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Microsoft is getting quite busy in Africa lately. Through its 4Afrika initiative, the company has announced that will partner with the South African government’s Jobs Fund to train more than 3000 unemployed graduates to get permanent jobs in the technology sector in the next three years.
“The government’s top priority is to get young South Africans working. As a company, we have long invested in South Africa and understand the need for us all to continue to develop solutions to this challenge. We remain committed to helping address the issue of youth unemployment, as we cannot let an entire generation of young people become long-term unemployed,” said Jean-Phillippe Courtois, the president of Microsoft International.
For the Redmond-based company this is a move that makes sense says Courtois as it helps the Microsoft expand its existing skills development programmes through funding from the Jobs Fund. Something the Job Fund is in agreement with. Patrick Dlamini, chief executive of the Development Bank of Southern Africa (DBSA), which administers the Jobs Fund, hailed the partnership with Microsoft as a major breakthrough in creating jobs in South Africa’s tech industry.
“We’ve been extremely encouraged by the way the private sector has risen to the challenge of helping create jobs in South Africa. Indeed, these types of partnerships between the private and public sector will be significant contributors to the more than 100 524 new permanent jobs which our current portfolio of approved projects aims to create by 2015. These projects will also place another 56 194 unemployed people in vacant positions,” he said.
The Job Fund was launched in 2009 with funds to the tune of R9-billion. The aim was to find innovative ways to solve one of South Africa’s biggest problems — employment. According to the fund, to date it has approved grant funding of “more than R3.4-billion, of which more than R1.2-billion has been allocated to private sector led initiatives”. The fund has also received around R1.5-billion in funding from the private sector. It is estimated that 25% of all South Africans are unemployed — and of those, 70% are youth.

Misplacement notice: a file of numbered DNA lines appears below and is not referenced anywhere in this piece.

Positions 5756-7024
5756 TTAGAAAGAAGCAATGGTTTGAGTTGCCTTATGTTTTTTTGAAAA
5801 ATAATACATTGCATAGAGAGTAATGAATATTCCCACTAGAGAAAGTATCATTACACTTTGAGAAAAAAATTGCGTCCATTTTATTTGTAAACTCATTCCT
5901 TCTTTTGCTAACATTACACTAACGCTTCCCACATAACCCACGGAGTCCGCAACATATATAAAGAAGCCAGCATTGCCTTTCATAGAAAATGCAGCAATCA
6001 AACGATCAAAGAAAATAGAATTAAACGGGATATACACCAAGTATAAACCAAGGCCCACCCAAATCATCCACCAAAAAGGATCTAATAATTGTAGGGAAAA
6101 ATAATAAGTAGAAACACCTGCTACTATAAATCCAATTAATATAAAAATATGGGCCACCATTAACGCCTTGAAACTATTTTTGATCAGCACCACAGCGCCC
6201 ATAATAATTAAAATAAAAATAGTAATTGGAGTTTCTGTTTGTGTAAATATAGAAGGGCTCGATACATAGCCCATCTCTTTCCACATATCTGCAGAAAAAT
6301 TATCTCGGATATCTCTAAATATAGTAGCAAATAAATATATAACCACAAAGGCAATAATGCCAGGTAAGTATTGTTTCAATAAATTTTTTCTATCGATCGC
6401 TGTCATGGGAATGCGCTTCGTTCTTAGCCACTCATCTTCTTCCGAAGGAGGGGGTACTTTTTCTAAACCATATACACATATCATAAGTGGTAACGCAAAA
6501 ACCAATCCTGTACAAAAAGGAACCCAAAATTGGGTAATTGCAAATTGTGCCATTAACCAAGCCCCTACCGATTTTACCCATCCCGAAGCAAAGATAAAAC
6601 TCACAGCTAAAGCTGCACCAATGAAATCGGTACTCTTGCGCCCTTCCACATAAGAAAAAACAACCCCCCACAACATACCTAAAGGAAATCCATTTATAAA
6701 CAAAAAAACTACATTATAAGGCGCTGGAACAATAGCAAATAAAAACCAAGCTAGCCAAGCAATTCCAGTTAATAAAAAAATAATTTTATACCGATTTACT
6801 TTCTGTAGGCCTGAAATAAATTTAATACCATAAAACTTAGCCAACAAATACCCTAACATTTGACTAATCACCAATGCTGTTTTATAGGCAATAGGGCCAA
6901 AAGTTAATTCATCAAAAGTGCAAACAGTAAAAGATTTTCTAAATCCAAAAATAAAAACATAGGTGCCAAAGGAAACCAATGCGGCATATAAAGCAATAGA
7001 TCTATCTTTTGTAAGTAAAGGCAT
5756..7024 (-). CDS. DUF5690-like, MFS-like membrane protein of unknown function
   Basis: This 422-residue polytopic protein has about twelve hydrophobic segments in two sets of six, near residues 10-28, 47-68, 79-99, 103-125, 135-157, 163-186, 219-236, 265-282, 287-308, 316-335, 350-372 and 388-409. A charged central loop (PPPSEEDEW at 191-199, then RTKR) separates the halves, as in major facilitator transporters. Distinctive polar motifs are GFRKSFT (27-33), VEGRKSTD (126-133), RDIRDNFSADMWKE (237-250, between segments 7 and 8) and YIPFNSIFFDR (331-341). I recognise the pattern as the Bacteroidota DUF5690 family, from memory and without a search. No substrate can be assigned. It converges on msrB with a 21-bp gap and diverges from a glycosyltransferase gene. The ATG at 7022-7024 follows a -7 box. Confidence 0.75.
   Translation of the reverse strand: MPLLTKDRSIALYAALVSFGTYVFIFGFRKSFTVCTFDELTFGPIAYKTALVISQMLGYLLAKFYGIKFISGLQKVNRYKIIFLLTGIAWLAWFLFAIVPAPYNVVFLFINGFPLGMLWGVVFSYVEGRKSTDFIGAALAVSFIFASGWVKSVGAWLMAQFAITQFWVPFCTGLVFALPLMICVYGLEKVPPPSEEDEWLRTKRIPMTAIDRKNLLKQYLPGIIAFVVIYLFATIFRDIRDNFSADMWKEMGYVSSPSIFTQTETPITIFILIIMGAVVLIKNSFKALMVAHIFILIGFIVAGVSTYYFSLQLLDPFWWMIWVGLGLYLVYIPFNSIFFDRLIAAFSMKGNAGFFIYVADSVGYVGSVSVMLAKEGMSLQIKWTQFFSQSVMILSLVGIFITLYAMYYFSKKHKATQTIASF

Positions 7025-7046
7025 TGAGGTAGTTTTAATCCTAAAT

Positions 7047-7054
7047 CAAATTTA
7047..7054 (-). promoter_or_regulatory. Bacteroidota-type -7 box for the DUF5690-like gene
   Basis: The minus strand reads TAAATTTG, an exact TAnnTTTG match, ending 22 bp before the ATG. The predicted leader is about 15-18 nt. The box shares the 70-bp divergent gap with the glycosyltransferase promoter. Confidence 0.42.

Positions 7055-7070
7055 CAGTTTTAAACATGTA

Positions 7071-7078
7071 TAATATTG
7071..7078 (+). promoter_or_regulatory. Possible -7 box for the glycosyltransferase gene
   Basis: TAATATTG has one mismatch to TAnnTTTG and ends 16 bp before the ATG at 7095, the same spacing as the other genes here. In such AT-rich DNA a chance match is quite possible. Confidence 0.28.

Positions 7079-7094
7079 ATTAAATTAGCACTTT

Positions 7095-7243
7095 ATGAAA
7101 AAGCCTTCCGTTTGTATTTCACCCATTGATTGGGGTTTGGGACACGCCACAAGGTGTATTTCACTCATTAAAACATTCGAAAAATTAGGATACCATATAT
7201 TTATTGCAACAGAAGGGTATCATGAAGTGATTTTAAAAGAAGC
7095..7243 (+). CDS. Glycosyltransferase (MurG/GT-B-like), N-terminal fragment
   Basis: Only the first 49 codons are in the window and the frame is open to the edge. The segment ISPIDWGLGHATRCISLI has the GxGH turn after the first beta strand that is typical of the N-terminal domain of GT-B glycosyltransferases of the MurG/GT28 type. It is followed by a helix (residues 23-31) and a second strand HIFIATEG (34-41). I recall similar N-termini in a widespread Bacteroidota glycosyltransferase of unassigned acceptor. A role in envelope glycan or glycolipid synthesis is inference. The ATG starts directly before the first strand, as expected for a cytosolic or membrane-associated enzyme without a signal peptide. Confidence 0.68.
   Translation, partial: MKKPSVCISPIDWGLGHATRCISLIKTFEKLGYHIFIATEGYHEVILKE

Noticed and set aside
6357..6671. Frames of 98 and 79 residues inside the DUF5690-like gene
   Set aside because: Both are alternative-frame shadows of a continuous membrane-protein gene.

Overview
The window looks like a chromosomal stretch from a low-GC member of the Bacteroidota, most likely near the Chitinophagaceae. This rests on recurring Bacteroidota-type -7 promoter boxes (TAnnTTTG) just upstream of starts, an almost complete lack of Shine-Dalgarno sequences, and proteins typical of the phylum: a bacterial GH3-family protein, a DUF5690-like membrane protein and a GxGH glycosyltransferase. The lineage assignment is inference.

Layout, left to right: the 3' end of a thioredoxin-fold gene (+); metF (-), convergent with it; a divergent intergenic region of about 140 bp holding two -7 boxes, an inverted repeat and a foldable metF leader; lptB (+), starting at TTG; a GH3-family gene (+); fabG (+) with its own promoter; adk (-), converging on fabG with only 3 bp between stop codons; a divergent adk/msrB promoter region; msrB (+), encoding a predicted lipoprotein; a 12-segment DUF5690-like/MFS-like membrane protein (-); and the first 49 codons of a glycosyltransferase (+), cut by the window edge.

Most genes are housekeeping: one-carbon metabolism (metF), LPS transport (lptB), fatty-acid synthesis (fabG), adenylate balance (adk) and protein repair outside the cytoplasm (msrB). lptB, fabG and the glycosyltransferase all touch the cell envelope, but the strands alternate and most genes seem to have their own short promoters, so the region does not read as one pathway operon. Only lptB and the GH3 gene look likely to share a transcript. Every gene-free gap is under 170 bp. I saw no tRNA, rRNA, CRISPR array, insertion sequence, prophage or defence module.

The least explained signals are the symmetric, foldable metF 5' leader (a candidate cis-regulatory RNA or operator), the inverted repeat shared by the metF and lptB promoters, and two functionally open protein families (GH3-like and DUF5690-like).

Microsoft has been drumming on about youth unemployment in South Africa for a while now, with initiatives to help the country’s youth gain skills training through tech. According to Mteto Nyati, Microsoft South Africa’s managing director, it is “one of the biggest threats and challenges facing South Africa today”.
Nyati said that while Microsoft’s Student2Business (S2B) initiative, in conjunction with government agencies, had already trained more than 6 500 unemployed graduates and placed more than 75% in permanent positions, efforts to empower the country’s youth needed to be accelerated dramatically.
“South Africa is essentially a nation of young people — and the high level of youth unemployment threatens the very stability of the country. We aim to positively impact the lives of thousands of young people over the next three years, helping to close the opportunity divide by giving them access to technology and skills which will help them get on the pathway to work,” said Nyati.
The new initiative will seek to triple the training outreach programmes undertaken by Microsoft in the past. The students set to sign 12-month internship contracts under the Jobs Fund banner, with a target of having a minimum of 75% of the students employed in full-time jobs by the end of their training. Nyati said the training would focus on areas of need within the IT industry.